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Stateline Whiskey Tour KY / TN

Stateline Whiskey Tour KY / TN

3 Distilleries, 30 Miles, Countless Memories

whiskey tour kentucky tennessee

3 Distilleries. 30 Miles. Countless Memories.

Old Glory Distilling Co. (Clarksville, TN), Casey Jones Distillery (Hopkinsville, KY), and MB Roland Distillery (Pembroke, KY) have joined forces to create the Stateline Whiskey Tour. This self guided tour takes you from scenic Hopkinsville, Kentucky to historic Clarksville, Tennessee. Each distillery has its own special story and its own delicious spirits. From Kentucky Bourbon to Tennessee Whiskey, and many other spirit creations in between, you’ll be certain to enjoy a variation from each distillery. You’ll be able to sample the spirits and purchase bottles at each gift shop (hours vary by distillery); even enjoy a delicious cocktail on most days!

Take the tour with each distillery and get your passport stamped at each stop to receive a completion gift (ages 21+) at the final completed distillery tour.

We look forward to your visit!

Meet the Distilleries

Old glory distilling co..

Old Glory Distilling Co. - Clarksville, TN

Casey Jones Distillery

whiskey tour kentucky tennessee

MB Roland Distillery

whiskey tour kentucky tennessee

What People Are Saying

If you like what we do, tell others.

whiskey tour kentucky tennessee

-- Casey Jones: Always a pleasure to visit

whiskey tour kentucky tennessee

-- Old Glory: You need to stop here.

whiskey tour kentucky tennessee

-- MB Roland: Wonderful place and even better people.

-- casey jones: very friendly and very interesting.


-- MB Roland: This veteran owned distillery is awesome.

-- old glory: the tasting was great.

whiskey tour kentucky tennessee

An Insider’s Guide to Touring Kentucky and Tennessee Whiskey and Bourbon Distilleries

An overview of the whiskey trails through Tennessee and Kentucky, with recommendations for best tours and visits.

By Stephanie Stewart-Howard on April 20, 2017

The Woodford Reserve Distillery in Versailles, Ky., offers "Corn to Cork" tours.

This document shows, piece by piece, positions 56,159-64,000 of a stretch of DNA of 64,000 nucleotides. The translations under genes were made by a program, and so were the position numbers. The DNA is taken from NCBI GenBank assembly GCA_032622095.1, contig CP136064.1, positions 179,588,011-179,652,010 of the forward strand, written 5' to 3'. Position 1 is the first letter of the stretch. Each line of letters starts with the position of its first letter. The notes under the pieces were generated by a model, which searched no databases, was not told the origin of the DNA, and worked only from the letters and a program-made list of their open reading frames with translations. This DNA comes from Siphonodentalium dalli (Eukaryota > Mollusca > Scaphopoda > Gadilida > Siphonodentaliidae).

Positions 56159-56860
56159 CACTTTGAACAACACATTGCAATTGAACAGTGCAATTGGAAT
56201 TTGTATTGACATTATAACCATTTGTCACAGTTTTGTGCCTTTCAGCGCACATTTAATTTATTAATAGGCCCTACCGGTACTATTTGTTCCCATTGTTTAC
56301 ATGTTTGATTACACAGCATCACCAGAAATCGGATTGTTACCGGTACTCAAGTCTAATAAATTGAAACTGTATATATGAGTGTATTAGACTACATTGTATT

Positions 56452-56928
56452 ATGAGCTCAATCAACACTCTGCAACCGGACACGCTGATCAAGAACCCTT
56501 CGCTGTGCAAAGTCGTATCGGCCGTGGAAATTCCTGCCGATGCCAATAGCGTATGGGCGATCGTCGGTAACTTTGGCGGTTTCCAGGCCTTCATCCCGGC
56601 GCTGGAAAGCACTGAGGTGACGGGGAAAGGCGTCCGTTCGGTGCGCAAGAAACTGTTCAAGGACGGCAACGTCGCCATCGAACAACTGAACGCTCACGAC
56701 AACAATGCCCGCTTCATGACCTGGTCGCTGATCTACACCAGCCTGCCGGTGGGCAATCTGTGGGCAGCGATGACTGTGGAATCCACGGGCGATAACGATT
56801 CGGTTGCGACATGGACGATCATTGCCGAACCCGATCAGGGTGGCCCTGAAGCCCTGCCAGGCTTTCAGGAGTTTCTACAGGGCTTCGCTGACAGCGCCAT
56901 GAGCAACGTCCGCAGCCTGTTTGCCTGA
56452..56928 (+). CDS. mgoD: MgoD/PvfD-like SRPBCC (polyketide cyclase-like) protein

Across the country, microdistilleries are taking off; whether you live in Oregon or Iowa, there’s probably something interesting happening. But the real cradle of whiskey and bourbon in the U.S. remains Tennessee and Kentucky , where the limestone filtered water produces excellent product, and where the history of both dates back to the beginnings of the country. Whiskey around here is an American tradition at least as old and venerated as apple pie – and they take it seriously.

To help you navigate these spirited waters, we’ve put together a primer on bourbon, whiskey, and tips for touring distilleries in Tennessee and Kentucky.

In This Article

What’s the Difference Between Whiskey and Bourbon?

There’s a distinct difference between whiskey and bourbon: In short, all bourbons are whiskeys, but not all whiskeys are bourbons. In Tennessee and Kentucky, producers must adhere to strict definitions governing whether their labels can read “Tennessee whiskey” or “Kentucky bourbon.” That’s important now especially, as several of the large distilleries have been bought by multinationals, and some of those are now legally challenging those definitions in an effort to take shortcuts to making their beverages. Happily, the traditions in each state are winning the legal battles.

Both products must be aged in new, single-use, charred oak barrels. It’s vital because amber color and the distinctive butterscotch, maple syrup, vanilla and caramel flavors come from that wood, as over the years, the whiskey in the barrel aging expands and contracts with the temperature, seeping into the wood and back out again. A reused barrel won’t have the same power to impart the classic characteristics (though they’re great of aging other products, from beers to rum).

Tennessee whiskey must contain 51 percent corn mash and be free from any artificial colorants or adulterants, as well as be produced in the state. It ages for at least two years, which is why moonshine (white lightening, white dog, pick your term) can’t be classified as whiskey or bourbon – it’s not aged. Many use the so-called “Lincoln County” process, which filters the spirit through a maple charcoal. Kentucky bourbon has very similar requirements, with a minimum of 51 percent corn, blended with rye and malted barley; and of course, it must be made in Kentucky to carry that “Kentucky” label.

When you visit the growing number of distilleries, good tour guides will give you the exact statistics for their individual products, so you have a sense of the real differences – but it’s quickly obvious that taste-testing will tell you what you like best.

Ready to Tour a Whiskey or Bourbon Trail?

If you want to tour the distilleries in both states, major and minor, there’s plenty to experience. Below are some worthwhile stops, as you drive up Interstate 65 from the Alabama border, through Tennessee, to Bluegrass Parkway over to Lexington, KY (with a couple of side trips off I-65 in Tennessee).

Give yourself several days, because while you can absolutely hit five or six in a weekend, you should take more time if you have the luxury. Each stop is a new experience and well worth lingering. Don’t forget to take your favorites home for taste-testing and sipping with friends.

And while it’s always nice to hit the big names like Jack Daniel and Jim Beam, don’t miss the smaller distilleries that have popped up in recent years. You’ll be astonished at your discoveries. Most offer tastings as part of your tour fee, which is fairly inexpensive to tour at most places. Tickets typically range from about $5 to $15 per person and include a tour, tasting and sometimes a souvenir glass.

Lynchburg, TN